The chapter on syphilis covers the debate on its supposed importation from the New World, how its incidence was affected by changes in social relations and urbanisation in Europe, anti-masturbation in the eighteenth century, the controversies over the regulation of prostitution, and the disease in China. It is in this chapter that the Construct - Reality distinction leads Watts to claim to be less historical than Foucault!
But in my hands, unlike those of Foucault, the word "knowledge" is usually synonymous with false knowledge of "the earth flat" variety. Sometimes, when drawn from the fount of ancient wisdom (Plato, Aristotle, Galen), this false, flat-earth knowledge was well-intentioned ignorance. On other occasions it was an act of duplicity deliberately practised to reinforce authority. (p. 124)
Fortunately, such assumptions only intrude now and again into the main narrative of the chapter, as the author continues to his usual synthetic aplomb.
The final chapters are the best in the volume, being more focused and set in specific imperial contexts. 'Cholera and Civilization: Great Britain and India, 1817 to 1920' tells the story of cholera in India before and after the Rebellion on 1857 and links this with the experience of the disease in the metropole. However, much of this chapter is concerned with the social and economic history of each country, which unfortunately are only erratically linked to specific epidemics and their management. For example, when discussing the disease in India after the Rebellion, Watts details deteriorating social conditions and other changes that made the spread of cholera much easier, but these are not linked to specific cholera outbreaks or new issues such as pilgrimages. My reading is that the reluctance of the Anglo-Indian medical community to accept Koch's cholera vibrio was well-grounded in the 'facts' and that the choices between different sanitary policies were openly debated.
The discussion of yellow fever and malaria in chapter 6 is very detailed, and prefaced by an interesting account of the modern understanding of the aetiology and pathology of both diseases. This information is very useful in the reconstruction of the epidemiology of both diseases, though there must always be doubts about whether seventeenth century 'Yellow Jack' equates exactly with the modern disease. The juxtaposition of the discussion of both diseases in Barbados, Haiti, the United States, Brazil and Cuba is fascinating and brings together well recent work by Margaret Humphrys, Ilana Lowy, Marcos Cueto and many others. What these show, of course, is that the nature of the disease underdetermined human responses, and that public health policies were highly politicised. Indeed, political problems increased after the achievements of Carlos Finlay, Walter Reed and William Gorgas massively raised expectations in colonies and the metropolis over what tropical medicine could achieve. In discussing tropical medicine in West Africa, Watts rightly points to the role that medical advice played in the establishment of residential segregation, though fear of malaria was not the only factor. Moreover, it is ahistorical to suggest this advice was based on 'bogus science' (pp. 261-2) as John Cell has shown that it reflected one reading of the contemporary understanding of the aetiology of malaria and was never exclusive, but linked with other measures such as quinine prophylaxis, netting, screening houses and drainage.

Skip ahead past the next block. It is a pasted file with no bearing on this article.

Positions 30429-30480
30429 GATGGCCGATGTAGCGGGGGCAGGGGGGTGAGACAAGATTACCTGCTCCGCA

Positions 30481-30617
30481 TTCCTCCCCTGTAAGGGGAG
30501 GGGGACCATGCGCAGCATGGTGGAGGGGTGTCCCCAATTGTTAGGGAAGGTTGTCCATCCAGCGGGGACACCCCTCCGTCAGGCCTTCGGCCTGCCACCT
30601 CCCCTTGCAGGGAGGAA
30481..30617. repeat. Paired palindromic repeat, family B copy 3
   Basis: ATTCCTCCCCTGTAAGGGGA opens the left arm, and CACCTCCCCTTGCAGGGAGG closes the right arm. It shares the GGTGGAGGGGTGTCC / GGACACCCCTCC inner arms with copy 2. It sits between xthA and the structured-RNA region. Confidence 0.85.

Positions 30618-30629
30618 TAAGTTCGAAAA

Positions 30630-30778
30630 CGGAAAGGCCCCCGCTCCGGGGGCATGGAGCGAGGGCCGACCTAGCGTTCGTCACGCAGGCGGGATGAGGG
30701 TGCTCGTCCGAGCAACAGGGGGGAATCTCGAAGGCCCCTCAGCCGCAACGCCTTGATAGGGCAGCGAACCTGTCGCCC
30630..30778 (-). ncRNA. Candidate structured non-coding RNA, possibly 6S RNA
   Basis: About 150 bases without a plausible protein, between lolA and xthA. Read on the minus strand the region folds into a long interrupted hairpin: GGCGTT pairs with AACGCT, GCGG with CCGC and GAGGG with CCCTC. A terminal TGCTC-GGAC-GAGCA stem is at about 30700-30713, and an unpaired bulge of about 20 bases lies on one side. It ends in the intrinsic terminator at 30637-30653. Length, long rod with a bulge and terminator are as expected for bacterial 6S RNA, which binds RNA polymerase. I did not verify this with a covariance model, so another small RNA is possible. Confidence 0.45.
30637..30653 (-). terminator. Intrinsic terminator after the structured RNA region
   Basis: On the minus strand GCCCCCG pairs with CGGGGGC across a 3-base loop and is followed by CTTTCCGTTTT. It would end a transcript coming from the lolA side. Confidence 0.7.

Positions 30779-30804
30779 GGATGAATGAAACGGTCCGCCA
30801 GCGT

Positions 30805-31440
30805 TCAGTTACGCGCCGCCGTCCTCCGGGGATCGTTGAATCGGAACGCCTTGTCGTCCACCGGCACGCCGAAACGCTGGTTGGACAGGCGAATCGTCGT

The 'Afterword' is exactly what it says it is and not the concluding discussion I had hoped for. However, implicit in the 'Afterword' are the two main themes of the book: (i) that Western colonial imperialism created or has worsened many of the disease problems of the what is now the Third World; and (ii) that the disease control measures deployed directly or indirectly by Western agencies to meet these problems have in many instances been inappropriate. Few historians of Empire or medicine would disagree with either claim, though they would want to add many qualifications and make the points in a less judgmental way. First, ideas and policies are only obviously 'inappropriate' with hindsight and from particular viewpoints; when introduced they were based on the best knowledge available, not 'pseudoscience' or 'bogus science'. Second, public health policies were developed in terms of judgements of what would 'work' and be 'appropriate' to political, economic or social objectives at the time. Thus, it is hardly surprising that late nineteenth-century doctors, convinced of the superiority of white European civilisation and in West Africa to support the development of an export economy, developed the disease control policies they did. It is too easy and inappropriate to ridicule individuals and the agencies they worked for - the point for historians is to understand their circumstances and what made their choices 'appropriate'. It is perhaps worth emphasising that there were choices. Western medicine had within it many competing and changing ideas, which were given many different meanings, and could in turn be used to support distinct programmes and policy objectives. For example, from the 1900s it has been understood that malaria control could concentrate on attacking the parasite in humans, trying to kill mosquito vectors, breaking mosquito-human contact by anything from netting for individuals to resettling peoples, removing the environments where mosquitoes breed and live, or improving general levels of health, sanitation, diet and well-being. Also, what was 'appropriate' also varied, not just between colonisers and colonised, but between centre and periphery, government and private ventures, between different private ventures, between missionaries and governments, and between experts. Which returns me nicely to my initial points about the complexity of the histories of disease, power and imperialism.